UK insolvency law causes heavy losses for government guaranteed loans
LONDON (LPC) – UK government could face heavy losses on loans to struggling businesses during the Covid-19 pandemic due to its new insolvency law which may force lenders to agree to terms unfavorable during a debt restructuring process.
The new “restructuring plan,” which is part of the government’s insolvency and corporate governance bill debated in parliament this week, allows a class of creditors to force a debt restructuring plan on a company. another class of creditors, in what is called an interclass tightening.
It therefore gives a majority of creditors the power to impose debt restructuring on a single class of creditors who do not agree with it.
This could force the government to accept debt cancellations on Coronavirus Business Interruption Loans (CBIL) and Large Business Business Interruption Loans (CLBIL), which are 80% government guaranteed.
“We expect to see restructurings in the second half of the year that include these (government guaranteed) bank loans,” said a restructuring lawyer. “Under the new laws, you can now reduce only one class – it would be ironic if that class would fit these loans. “
The new law requires that 75% of lenders, based on value across all categories, approve a debt restructuring. This is a much weaker hurdle to overcome than the current UK scheme of arrangement system, which requires 75% by value and 50% of creditors in each category to approve the scheme before it goes to court. courts. The new law has the capacity to suppress a dissident class unlike the old system.
Some £ 8.9bn from CBIL was approved at the end of May, providing small and medium-sized businesses with loans of up to £ 5m each. The vast majority of loans are unsecured and lie lower in the capital structure, making them vulnerable to the will of senior lenders.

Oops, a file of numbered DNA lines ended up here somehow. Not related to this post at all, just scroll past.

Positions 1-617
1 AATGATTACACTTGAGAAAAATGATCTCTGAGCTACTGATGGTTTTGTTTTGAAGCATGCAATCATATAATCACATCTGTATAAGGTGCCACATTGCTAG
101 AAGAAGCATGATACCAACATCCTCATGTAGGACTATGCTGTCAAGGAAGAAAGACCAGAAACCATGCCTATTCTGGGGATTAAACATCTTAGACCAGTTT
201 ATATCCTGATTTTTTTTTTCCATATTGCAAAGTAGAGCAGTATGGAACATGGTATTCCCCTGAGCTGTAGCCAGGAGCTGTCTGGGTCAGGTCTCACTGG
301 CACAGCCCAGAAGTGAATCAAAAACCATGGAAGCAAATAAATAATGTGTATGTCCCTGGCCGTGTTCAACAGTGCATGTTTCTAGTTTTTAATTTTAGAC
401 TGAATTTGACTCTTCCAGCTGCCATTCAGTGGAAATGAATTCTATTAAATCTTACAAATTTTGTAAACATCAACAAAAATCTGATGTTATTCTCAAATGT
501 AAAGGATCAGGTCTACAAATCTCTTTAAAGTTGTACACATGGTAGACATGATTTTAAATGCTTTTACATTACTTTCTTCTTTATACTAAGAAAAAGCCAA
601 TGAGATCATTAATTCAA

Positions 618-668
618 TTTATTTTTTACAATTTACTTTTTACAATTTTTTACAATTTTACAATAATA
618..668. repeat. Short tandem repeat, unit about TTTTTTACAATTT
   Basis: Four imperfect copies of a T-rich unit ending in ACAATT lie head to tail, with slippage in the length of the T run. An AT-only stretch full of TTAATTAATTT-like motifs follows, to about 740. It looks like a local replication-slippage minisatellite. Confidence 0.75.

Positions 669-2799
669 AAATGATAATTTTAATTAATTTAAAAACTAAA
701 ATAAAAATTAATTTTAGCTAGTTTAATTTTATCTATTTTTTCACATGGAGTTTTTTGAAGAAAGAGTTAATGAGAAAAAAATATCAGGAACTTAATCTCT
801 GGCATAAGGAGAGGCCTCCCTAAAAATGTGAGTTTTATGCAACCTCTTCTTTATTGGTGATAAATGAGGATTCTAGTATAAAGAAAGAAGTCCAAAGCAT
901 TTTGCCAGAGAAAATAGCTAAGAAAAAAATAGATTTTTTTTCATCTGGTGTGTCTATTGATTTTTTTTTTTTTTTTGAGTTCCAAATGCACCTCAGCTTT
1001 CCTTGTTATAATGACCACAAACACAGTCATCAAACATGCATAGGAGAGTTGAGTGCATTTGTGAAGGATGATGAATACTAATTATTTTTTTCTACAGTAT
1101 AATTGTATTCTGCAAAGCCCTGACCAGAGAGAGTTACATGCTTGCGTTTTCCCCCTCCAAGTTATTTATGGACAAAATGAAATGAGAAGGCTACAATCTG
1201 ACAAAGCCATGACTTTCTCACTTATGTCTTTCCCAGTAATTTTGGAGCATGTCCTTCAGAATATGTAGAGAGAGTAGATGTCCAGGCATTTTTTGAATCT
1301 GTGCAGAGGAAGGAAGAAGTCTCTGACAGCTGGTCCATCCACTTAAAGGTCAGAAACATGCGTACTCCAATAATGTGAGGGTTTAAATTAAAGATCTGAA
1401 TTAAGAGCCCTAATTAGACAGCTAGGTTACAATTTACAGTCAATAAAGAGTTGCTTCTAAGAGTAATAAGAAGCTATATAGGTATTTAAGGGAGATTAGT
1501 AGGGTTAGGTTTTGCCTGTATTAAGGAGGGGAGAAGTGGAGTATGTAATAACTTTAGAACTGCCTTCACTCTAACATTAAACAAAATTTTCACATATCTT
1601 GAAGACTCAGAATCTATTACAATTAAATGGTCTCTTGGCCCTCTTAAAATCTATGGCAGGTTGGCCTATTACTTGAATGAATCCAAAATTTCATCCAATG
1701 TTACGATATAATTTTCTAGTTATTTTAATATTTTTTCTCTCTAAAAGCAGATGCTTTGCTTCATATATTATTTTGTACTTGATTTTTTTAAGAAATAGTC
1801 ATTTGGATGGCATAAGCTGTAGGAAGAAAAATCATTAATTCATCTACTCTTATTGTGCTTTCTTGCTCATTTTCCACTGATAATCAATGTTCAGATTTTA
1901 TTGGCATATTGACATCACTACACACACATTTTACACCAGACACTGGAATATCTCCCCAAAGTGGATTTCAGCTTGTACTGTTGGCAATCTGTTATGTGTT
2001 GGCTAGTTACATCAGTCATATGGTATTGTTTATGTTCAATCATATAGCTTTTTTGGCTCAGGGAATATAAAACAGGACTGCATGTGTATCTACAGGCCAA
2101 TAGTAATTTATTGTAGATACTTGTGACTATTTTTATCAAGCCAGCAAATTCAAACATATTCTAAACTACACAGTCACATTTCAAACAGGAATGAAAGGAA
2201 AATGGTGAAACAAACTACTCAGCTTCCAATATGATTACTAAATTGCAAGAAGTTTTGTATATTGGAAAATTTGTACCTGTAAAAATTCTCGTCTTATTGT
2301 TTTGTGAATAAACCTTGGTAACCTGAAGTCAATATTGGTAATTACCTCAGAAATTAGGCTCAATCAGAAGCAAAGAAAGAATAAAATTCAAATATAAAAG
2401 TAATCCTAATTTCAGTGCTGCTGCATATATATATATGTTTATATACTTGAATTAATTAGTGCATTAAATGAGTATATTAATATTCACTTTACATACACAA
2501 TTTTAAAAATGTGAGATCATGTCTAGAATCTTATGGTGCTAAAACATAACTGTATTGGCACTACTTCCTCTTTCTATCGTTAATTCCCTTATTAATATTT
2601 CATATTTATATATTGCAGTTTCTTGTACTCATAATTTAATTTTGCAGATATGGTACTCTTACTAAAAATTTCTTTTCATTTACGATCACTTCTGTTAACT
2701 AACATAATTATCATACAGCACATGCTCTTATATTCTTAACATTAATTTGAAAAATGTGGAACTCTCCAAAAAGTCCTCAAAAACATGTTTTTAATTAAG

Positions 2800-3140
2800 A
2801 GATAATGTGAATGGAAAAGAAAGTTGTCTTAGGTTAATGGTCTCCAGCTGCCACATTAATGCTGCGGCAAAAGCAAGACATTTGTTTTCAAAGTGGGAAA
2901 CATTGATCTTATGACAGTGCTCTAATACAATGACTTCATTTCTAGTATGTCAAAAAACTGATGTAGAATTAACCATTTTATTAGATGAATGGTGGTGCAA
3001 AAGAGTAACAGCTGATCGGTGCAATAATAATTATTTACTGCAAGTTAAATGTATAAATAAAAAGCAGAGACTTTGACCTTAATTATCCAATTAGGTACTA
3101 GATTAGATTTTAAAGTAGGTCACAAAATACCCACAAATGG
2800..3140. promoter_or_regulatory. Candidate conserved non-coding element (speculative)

“There is no exception in the invoice for CBIL loans, and so yes, they could be written off as part of a restructuring. The bank that granted the CBIL loan could count on the government for a shortfall of up to 80% of the loan, ”said a second lawyer.
The loans could be written off altogether or they could end up as part of a debt-for-equity plan, with the government retaining stakes in the companies.
“I think a lot of CBIL will be converted into shares – the government could become the UK’s largest minority shareholder,” said a second lawyer.
The CLBILs, which offer loans to large companies of up to £ 200million, will be primarily guaranteed. As they will rank on a par with existing senior secured lenders, debt is less likely to be piled up.
However, the situation is complicated by the fact that existing senior lenders have to accept a dilution of their security when a company takes a CLBIL. Restructuring advisers believe this is why the use of these loans has been so low, with only 154 deals to date.
It could also create a more complicated restructuring process where senior secured lenders clash with each other.
“Normally secured lenders would form one class in a restructuring, but there is a possibility of gerrymandering where some secured lenders form a different class and try to replace another,” said a third restructuring lawyer.
Under the new bill there are safeguards against this, as a court must be satisfied that none of the dissenting classes would be worse off under the plan than they would be in the case of an alternative process such as liquidation.
However, the final approval of the plan rests with the judge.
“It’s a bit blunt instrument like that. It will depend on the competence of a judge to understand what is fair and what are the motivations of the different categories of creditors, ”said a fourth restructuring lawyer.
Editing by Claire Ruckin and Christopher Mangham